It's funny you bring this up about Doubleday. Just a few weeks ago this subject came up for me.
I've always remembered Abner Doubleday from my grade school days. In fact, I think I even wrote a paper (probably more like a paragraph or two) in 3rd or 4th grade on him.
Lately I've become a bit of a Civil War junkie, and while watching Gettysburg for the umpteenth time, I realized that on the DVD, one of the extras was an old Gettysburg film clip done in the sixties, something we may have seen in 3rd or 4th grade on film day in the auditorium.
They mentioned Doubleday in the older short film (not the Turner movie). He was a Major General, and took command of Reynold's troops after he was shot. They mentioned his credit for "inventing" baseball. This caught my attention not about the baseball, but because I never realized he was in the Civil War. Michael Sharra's book I don't think even mentions Doubleday, nor does he show up in the movie.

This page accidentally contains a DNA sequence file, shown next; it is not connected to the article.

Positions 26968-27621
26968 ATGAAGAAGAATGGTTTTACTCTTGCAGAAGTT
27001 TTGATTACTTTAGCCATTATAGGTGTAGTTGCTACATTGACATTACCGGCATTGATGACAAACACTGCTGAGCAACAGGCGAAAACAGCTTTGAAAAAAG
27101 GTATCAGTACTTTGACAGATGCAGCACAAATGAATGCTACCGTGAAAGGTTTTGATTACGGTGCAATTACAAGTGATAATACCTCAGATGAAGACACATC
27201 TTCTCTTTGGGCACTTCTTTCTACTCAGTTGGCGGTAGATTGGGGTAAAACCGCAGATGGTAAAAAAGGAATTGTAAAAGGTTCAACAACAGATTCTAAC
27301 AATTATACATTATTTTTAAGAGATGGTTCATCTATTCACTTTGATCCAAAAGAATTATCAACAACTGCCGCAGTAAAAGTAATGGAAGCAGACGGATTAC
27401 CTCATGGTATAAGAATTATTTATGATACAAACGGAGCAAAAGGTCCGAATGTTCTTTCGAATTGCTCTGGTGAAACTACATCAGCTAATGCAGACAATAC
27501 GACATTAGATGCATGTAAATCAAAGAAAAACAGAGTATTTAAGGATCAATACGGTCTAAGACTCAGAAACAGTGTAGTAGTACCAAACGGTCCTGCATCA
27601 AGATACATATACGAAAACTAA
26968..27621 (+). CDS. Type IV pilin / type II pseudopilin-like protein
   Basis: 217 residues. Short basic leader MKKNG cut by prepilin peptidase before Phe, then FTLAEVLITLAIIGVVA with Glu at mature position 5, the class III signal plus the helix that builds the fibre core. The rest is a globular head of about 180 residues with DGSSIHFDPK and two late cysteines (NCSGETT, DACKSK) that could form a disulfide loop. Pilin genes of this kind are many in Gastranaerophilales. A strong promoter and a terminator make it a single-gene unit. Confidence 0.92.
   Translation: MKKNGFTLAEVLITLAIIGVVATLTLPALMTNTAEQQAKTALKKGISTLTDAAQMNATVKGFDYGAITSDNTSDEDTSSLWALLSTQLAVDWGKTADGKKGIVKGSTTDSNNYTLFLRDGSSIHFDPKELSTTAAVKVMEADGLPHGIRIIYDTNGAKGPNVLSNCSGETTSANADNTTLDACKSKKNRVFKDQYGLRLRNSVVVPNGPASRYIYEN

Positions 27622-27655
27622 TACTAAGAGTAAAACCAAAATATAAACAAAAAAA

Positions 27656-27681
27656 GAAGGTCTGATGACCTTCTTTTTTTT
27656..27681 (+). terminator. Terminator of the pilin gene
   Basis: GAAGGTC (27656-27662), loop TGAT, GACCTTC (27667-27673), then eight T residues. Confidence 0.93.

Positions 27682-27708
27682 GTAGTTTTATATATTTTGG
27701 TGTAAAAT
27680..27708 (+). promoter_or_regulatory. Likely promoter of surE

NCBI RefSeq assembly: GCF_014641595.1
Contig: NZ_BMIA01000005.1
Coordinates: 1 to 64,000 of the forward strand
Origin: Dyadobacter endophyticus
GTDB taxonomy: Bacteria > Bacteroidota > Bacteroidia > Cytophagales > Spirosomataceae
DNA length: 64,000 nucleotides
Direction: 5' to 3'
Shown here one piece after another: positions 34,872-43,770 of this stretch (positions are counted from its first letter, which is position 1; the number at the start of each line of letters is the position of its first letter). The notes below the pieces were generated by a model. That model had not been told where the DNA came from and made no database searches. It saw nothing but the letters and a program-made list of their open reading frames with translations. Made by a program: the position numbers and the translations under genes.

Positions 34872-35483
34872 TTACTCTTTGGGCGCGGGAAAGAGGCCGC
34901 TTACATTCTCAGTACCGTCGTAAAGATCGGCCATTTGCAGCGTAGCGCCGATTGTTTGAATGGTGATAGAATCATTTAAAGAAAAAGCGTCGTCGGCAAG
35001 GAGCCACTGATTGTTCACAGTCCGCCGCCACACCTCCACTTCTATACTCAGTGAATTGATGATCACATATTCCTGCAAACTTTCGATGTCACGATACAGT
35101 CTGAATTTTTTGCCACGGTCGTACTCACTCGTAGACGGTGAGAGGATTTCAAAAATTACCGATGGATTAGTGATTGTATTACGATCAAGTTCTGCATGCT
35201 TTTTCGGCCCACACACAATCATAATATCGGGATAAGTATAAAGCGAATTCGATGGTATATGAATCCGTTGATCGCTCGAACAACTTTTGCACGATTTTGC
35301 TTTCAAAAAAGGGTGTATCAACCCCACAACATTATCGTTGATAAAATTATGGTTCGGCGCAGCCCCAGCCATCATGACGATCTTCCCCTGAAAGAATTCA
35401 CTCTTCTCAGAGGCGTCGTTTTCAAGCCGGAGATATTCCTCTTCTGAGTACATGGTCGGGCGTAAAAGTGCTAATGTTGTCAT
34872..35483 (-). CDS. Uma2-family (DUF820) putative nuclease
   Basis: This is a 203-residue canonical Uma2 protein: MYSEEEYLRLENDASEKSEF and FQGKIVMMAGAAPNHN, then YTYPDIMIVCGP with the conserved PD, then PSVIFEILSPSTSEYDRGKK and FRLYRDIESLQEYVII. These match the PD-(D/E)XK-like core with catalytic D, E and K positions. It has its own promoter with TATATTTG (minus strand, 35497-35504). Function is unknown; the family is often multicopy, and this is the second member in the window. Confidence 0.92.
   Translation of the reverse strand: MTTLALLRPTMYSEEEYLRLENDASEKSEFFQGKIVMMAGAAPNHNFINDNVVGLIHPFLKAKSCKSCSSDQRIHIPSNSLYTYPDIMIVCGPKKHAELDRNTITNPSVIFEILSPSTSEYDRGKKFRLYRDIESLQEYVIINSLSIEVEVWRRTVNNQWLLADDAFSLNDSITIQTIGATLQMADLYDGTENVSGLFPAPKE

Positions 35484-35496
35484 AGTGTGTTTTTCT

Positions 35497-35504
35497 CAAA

So I started to research him on the Internet, and sure enough, I learn that he wasn't even in Cooperstown when he was supposed to have invented baseball, and to top it off, it is now believed he never even mentioned baseball.
So what does this say for the sorry state of 1970's gradeschool textbooks and historical inaccuracies?